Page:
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New report reinforces lifesaving benefits of smoke alarms 

 

Last updated 3/8/2019 at Midnight



TEMECULA – A new report from the National Fire Protection Association confirmed the importance of having working smoke alarms in homes. According to the NFPA report, almost three out of five home fire deaths happened in homes with no smoke alarms or no working smoke alarms.

“We can’t underscore enough how critical it is to have properly installed and operating smoke alarms. The early warning from a smoke alarm provides precious time to get out and can be the difference between life and death,” Lorraine Carli, NFPA’s vice president of outreach and advocacy, said. “Modern construction and furnishings in homes burn faster and hotter, making seconds count.”

Residents could have as little as two minutes to escape at burning house, Carli said. The report said that the risk of dying in reported home structure fires is 54 percent lower in homes with working smoke alarms than in homes with no alarms or none that worked.

NFPA provided several smoke alarm safety tips.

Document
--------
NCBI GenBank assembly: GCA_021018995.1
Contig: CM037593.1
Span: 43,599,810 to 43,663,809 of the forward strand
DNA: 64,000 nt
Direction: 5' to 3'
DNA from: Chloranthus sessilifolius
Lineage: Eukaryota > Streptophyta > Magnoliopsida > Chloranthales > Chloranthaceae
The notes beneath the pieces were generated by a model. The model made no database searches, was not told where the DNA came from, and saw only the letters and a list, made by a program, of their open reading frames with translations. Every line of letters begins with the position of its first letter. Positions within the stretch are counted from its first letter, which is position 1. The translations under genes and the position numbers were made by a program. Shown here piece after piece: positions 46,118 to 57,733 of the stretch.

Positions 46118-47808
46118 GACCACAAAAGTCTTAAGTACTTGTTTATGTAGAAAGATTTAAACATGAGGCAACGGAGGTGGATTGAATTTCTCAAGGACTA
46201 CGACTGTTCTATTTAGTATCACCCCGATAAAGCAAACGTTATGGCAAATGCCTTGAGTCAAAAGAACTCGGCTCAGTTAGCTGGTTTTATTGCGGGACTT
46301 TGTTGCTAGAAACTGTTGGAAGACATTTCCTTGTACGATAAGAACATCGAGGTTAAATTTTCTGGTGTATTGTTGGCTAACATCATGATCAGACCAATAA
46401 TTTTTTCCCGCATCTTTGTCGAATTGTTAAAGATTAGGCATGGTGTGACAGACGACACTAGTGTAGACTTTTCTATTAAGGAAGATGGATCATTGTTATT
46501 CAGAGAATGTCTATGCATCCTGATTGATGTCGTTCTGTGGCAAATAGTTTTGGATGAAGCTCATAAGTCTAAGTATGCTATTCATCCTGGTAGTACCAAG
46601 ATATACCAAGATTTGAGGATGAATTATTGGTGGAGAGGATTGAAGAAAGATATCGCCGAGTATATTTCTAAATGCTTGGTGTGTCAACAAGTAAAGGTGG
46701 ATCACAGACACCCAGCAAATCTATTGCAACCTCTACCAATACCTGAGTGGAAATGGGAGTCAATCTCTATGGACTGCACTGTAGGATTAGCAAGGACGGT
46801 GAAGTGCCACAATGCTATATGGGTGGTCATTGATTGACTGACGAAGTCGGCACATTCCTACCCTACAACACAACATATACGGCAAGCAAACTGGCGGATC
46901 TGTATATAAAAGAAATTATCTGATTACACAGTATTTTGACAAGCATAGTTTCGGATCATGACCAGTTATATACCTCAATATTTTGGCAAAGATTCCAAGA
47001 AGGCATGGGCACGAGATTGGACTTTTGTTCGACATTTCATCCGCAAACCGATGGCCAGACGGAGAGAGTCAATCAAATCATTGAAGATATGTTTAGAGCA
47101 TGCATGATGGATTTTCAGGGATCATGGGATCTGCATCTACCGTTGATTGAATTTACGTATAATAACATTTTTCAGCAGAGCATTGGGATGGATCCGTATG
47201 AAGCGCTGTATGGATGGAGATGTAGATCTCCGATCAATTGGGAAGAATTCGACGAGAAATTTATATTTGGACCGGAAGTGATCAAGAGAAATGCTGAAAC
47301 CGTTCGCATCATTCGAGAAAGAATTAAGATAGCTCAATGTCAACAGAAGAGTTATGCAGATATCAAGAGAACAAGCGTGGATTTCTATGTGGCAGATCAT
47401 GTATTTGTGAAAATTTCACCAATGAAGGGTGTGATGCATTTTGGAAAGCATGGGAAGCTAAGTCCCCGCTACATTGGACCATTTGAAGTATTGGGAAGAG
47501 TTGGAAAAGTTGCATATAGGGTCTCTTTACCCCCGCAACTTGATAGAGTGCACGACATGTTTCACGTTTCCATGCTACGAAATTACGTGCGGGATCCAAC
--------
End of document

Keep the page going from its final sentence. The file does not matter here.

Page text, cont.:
First, a closed door may slow the spread of smoke, heat and fire. Install smoke alarms in every sleeping room and outside each separate sleeping area. Install alarms on every level of the home. 

Large homes may need extra smoke alarms. Smoke alarms should be interconnected. When one sounds, they all sound. 

Test all smoke alarms at least once a month. Press the test button to be sure the alarm is working. Current alarms on the market employ different types of technology including multi-sensing, which could include smoke and carbon monoxide combined.

Keep smoke alarms away from the kitchen to reduce false alarms. They should be at least 10 feet or 3 meters from the stove.

People who are hard-of-hearing or deaf can use special alarms. These alarms have strobe lights and bed shakers.

Replace all smoke alarms when they are 10 years old.

When a smoke alarm sounds, get outside and stay outside.

For more information about the proper installation of smoke alarms and other safety tips, visit http://www.nfpa.org/smokealarms.

Founded in 1896, NFPA is a global self-funded nonprofit organization devoted to eliminating death, injury, property and economic loss due to fire, electrical and related hazards. The association delivers information and knowledge through more than 300 consensus codes and standards, research, training, education, outreach and advocacy, and by partnering with others who share an interest in furthering the NFPA mission. For more information, visit http://www.nfpa.org. All NFPA codes and standards can be viewed online for free at http://www.nfpa.org/freeaccess.

Submitted by National Fire Protection Association.

 

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